David H. Petraeus
Retired U.S. Army General David H. Petraeus
Speaks on Campus About "Good and Evil", His Experience with War
The Farquhar College of Arts and Sciences welcomed retired U.S. Army General David H. Petraeus, Ph.D., to Nova Southeastern University as part of the college's 2013-2014 Distinguished Speakers Series.
Gen. Petraeus served 37 years in the U.S. military, including as commander of coalition forces in Iraq and Afghanistan and as commander of the U.S. Central Command. Following retirement from the military in August 2011, he served for 14 months as the director of the CIA. He is now the chairman of KKR Global Institute, a visiting professor of public policy at CUNY's Macaulay Honors College, a Judge Widney Professor at the University of Southern California and a member of the advisory boards of several veterans' organizations.
During his military career, Gen. Petraeus served in Cold War Europe, the United States, Central America, Haiti, Bosnia, Kuwait, Iraq, and Afghanistan. In the decade that followed the 9-11 attacks, he was deployed for nearly seven years, culminating his career with six straight commands, five of which were in combat.
Gen. Petraeus commanded the 101st Airborne Division during the fight to Baghdad in 2003 and throughout the first year in Iraq. He returned to Iraq in June 2004 to establish and lead both the Multi-National Security Transition Command-Iraq and the NATO Training Mission-Iraq, completing that tour in September 2005.
Gen. Petraeus is most widely known for his role in the subsequent several years. Following his second tour in Iraq, he oversaw the U.S. Army's preparation of leaders and units for deployment to Iraq and Afghanistan, including guiding the development of the Army/Marine Corps field manual on counterinsurgency. He then returned to Iraq to command the surge and guide the implementation of the counterinsurgency manual's concepts. During his time at the helm of the Multi-National Force-Iraq, violence was reduced by 90%, Iraqi forces were reformed and expanded, and transition of tasks to Iraqi forces was commenced.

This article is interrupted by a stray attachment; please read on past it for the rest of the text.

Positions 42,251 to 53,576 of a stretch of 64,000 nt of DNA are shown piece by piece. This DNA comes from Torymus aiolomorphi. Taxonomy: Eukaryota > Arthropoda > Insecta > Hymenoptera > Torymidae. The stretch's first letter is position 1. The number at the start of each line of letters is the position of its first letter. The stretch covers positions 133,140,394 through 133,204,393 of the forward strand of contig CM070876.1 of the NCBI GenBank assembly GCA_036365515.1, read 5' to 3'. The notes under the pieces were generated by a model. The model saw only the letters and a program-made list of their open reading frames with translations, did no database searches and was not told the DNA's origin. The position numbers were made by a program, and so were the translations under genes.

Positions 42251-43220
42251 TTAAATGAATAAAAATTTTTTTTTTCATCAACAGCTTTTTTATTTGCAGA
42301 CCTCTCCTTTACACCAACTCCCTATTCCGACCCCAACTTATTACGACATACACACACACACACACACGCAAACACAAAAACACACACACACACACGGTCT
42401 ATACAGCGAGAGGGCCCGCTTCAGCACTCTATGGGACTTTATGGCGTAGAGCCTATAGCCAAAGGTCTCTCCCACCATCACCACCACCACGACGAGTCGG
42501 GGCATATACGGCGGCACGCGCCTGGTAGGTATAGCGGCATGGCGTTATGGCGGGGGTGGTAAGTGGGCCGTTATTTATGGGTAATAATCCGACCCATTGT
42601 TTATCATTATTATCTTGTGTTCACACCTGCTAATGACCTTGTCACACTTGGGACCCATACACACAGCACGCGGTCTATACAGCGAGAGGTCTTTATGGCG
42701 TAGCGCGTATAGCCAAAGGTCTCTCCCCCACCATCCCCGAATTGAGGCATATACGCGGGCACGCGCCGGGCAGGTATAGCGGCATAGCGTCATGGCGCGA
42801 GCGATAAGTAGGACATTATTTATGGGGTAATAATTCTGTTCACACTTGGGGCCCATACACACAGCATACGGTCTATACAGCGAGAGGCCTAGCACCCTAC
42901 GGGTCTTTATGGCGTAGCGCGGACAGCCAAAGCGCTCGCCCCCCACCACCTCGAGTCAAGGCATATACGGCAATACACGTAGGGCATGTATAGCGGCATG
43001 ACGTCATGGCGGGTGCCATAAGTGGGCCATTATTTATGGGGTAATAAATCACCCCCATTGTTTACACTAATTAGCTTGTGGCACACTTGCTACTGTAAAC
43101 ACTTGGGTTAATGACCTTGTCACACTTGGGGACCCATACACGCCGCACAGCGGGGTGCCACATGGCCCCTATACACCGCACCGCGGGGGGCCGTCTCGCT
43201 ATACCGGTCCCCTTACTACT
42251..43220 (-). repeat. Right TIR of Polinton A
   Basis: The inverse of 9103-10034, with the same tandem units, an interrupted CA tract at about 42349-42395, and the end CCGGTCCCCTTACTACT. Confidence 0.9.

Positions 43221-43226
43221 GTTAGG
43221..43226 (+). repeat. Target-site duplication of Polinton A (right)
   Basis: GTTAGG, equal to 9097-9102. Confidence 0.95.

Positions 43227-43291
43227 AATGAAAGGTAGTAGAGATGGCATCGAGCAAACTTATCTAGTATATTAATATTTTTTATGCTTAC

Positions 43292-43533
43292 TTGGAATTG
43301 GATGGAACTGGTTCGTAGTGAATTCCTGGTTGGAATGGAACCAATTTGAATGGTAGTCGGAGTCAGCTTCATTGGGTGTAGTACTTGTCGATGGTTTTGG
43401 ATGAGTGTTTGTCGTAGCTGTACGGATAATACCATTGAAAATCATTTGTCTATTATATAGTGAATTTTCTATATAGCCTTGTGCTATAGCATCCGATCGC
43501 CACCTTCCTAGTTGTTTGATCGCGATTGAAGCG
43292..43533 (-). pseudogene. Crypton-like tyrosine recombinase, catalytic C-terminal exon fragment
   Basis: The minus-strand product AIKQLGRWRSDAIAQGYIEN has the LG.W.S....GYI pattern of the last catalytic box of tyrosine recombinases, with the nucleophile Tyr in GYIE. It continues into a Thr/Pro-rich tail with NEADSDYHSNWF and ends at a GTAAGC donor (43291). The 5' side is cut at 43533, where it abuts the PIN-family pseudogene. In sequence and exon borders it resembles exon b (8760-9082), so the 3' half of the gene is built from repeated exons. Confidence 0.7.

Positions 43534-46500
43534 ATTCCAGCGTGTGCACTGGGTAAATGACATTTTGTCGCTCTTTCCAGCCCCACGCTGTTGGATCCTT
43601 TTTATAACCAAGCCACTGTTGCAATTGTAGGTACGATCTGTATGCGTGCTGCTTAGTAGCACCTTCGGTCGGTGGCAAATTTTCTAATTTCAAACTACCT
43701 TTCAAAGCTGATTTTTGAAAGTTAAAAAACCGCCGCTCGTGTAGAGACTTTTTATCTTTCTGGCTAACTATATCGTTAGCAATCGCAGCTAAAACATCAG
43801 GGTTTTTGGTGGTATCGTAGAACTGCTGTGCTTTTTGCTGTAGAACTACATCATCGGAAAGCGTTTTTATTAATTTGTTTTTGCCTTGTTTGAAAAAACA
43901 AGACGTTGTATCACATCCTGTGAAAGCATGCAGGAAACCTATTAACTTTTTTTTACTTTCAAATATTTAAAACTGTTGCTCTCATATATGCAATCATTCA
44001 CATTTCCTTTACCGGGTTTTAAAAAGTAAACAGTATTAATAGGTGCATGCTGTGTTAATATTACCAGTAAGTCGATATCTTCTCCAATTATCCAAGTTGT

After returning from Iraq, Gen. Petraeus took command of the U.S. Central Command, overseeing the operations of all U.S. forces in the Middle East and Central and South Asia. In early July 2010, he deployed again, this time to command the NATO International Security Assistance Force and U.S. forces in Afghanistan.
Following retirement from the military, Gen. Petraeus served as the director of the CIA, leading the agency during a period that saw significant achievements in the global counterterrorism effort, initiation of a comprehensive strategic plan to guide the agency, conduct of an effort to increase worldwide intelligence coverage, establishment of the Economic Security Center, and commencement of a number of initiatives to increase the agency's investments in its human capital.
Gen. Petraeus graduated with distinction from the U.S. Military Academy, was the General George C. Marshall Award winner as the top graduate of the U.S. Army Command and General Staff College Class of 1983, and subsequently earned M.P.A. and Ph.D. degrees in international relations from Princeton University's Woodrow Wilson School of Public and International Affairs. He later taught international relations and economics as an assistant professor at the U.S. Military Academy and completed a fellowship at Georgetown University's Institute for the Study of Diplomacy. He has received numerous U.S. military, State Department, NATO, and United Nations awards and decorations. He also has been decorated by 12 foreign countries.
As part of the college mission to prepare students for rich professional careers and active citizenship, the college frames co-curricular programs and experiences around a broad annual academic theme that unites our community in interdisciplinary exploration. The academic theme for the 2013-2014 school year is "Good and Evil." Petraeus spoke on this theme. For more information on the Distinguished Speakers Series, contact the Office of the Dean at (954) 262-8236.